Two green sails signify the growth of a ramp in the dirt below. It’s a marker many scan for when foraging for the wild plant and a sight that’s sure to be flying proud at this year’s Ramp Convention in Waynesville. The event runs Saturday-Sunday, April 30-May 1.
“It originated somewhere around 1930, and then 86 years ago is when the American Legion [Post 47] took it over,” says Della Cope, who co-chairs the event committee along with her husband, David Cope. She’s been researching its history on the Internet and by speaking with local elders, though early details remain uncertain. At least for its inaugural year, the event was billed as a festival — the first in the nation to focus on ramps — but it became a convention with political leanings under the American Legion’s watch.
“This year, we’re trying to get it back to the old-fashioned way [like] when I was a little girl,” says the Waynesville native. “We’d come up on a Sunday … and you would have your politicians, your food, vendors, music, clogging and everything.” Cope has invited local and state politicians of all parties to set up booths and mingle with attendees once again, though she’s not sure who exactly will show up.
Beyond that, the two-day event offers a mixture of indoor and outdoor activities, including a car show and karaoke contest (both with prizes), a clogging team show and live music by Moonshine Creek on Saturday. On Sunday, the festivities continue with a raw ramp-eating contest, the announcement of King and Queen of the Ramp, a pool tournament, more clogging and performances by the Mile High Band and the High Court Band. Both days feature vendors and plenty of food options (with and without the pungent produce), including a ticketed, volunteer-prepared ramp meal.
Cope points out that The American Legion Post 47 is the only group with rights to harvest ramps from the Waynesville Watershed off Allens Creek with an appointment. So each year, multiple people venture out to collect enough for the big weekend. “That’s where 90 percent of our ramps come from every year, so they’re local,” she says.
Proceeds and donations from the event benefit area veterans, who are granted assistance through the American Legion or partner organizations like Asheville Buncombe Community Christian Ministry’s Veteran’s Restoration Quarters.
Ramps are “just something that our ancestors were raised on,” Cope says of the historic connection to Waynesville, though she also calls the plant a love-it-or-hate-it type of food. “My brother used to eat them and then go to school. The aroma was so bad, even using mouthwash, the kids would say, ‘Oh!'”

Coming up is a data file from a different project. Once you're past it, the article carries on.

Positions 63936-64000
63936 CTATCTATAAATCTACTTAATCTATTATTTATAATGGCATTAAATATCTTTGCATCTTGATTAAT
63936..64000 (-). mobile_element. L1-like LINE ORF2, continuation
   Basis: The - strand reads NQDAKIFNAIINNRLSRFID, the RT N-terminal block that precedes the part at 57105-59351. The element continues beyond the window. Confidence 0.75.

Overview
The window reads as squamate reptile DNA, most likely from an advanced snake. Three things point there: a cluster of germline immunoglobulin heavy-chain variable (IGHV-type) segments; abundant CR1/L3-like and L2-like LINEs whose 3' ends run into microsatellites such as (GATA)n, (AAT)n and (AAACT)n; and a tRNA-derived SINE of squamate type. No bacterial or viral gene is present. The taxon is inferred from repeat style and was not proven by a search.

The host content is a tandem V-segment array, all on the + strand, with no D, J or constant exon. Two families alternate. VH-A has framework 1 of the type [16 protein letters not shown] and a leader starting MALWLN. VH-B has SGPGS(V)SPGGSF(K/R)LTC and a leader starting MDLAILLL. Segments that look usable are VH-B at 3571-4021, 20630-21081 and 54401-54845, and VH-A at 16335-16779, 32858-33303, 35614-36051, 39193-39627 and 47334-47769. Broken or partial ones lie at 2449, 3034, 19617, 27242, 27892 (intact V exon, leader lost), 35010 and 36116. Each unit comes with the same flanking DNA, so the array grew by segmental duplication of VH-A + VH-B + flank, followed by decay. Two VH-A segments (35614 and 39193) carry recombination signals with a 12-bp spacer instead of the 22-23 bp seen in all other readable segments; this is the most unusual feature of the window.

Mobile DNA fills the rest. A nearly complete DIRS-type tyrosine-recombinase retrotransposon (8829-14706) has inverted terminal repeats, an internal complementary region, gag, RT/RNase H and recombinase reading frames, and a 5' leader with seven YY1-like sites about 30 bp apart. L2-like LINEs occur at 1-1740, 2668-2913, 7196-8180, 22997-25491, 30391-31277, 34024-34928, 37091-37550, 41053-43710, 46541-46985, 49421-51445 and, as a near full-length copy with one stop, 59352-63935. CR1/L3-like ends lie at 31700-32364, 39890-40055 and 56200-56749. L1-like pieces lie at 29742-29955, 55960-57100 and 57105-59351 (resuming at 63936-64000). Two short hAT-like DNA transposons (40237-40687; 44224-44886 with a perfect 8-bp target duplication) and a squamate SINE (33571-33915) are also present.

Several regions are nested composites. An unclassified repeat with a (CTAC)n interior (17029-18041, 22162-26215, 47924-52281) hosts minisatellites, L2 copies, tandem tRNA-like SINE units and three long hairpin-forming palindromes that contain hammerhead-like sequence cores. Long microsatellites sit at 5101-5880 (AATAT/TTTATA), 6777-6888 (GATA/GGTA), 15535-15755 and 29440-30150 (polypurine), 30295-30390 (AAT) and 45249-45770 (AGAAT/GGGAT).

The 86th Annual Ramp Convention is 10 a.m.-9 p.m. Saturday, April 30, and 10 a.m.-5 p.m. Sunday, May 1, at American Legion Post 47, 171 Legion Drive, Waynesville. Admission is $6 per person per day or $8/$10 with one ramp meal ticket. A $15 pass includes admission to both days plus one meal. Kids 12 and younger may enter free. Visit avl.mx/2hs for details.
Farm Burger plans South Asheville location
Fast-casual eatery Farm Burger is supplementing its downtown location with a 2,700-square-foot eatery in South Asheville. The new spot, which is projected to launch in early May, will be the chain’s second restaurant in North Carolina and its eighth in the nation. Nashville, Tenn., and Birmingham, Ala., are up next, but according to co-founder George Frangos, Asheville “continues to be one of our favorite cities, with a community that shares our passion for good, local food.” The space will include patio seating, and the menu will feature Farm Burger’s existing lunch and dinner offerings including grass-fed beef burgers, sandwiches made with pasture-raised meats, veggie burgers, sides and drinks.
The new Farm Burger opens in May at 1831 Hendersonville Road. Hours will be 11:30 a.m.-10 p.m. Sunday-Thursday and 11:30 a.m.-11 p.m. Friday-Saturday. Visit farmburger.net for more information.
Belly Up’s pay-it-forward program
Local food truck Belly Up recently launched its Put One on the Board initiative to help individuals in need of a meal. Customers can buy an extra meal ticket with their order, and later, when someone else doesn’t have the means to pay, it can be redeemed. “It has been amazing to see how many people in our city donate toward feeding others, and that each week, as we take hundreds of dollars of donated meals off the board, it fills right back up again by the following week,” reads a company media release. The owners hope similar concepts will spring up among other local businesses.
For Belly Up’s hours and locations, including its Thursday lunch shift at 51 Coxe Ave., visit bellyuptruck.com or call 782-4524.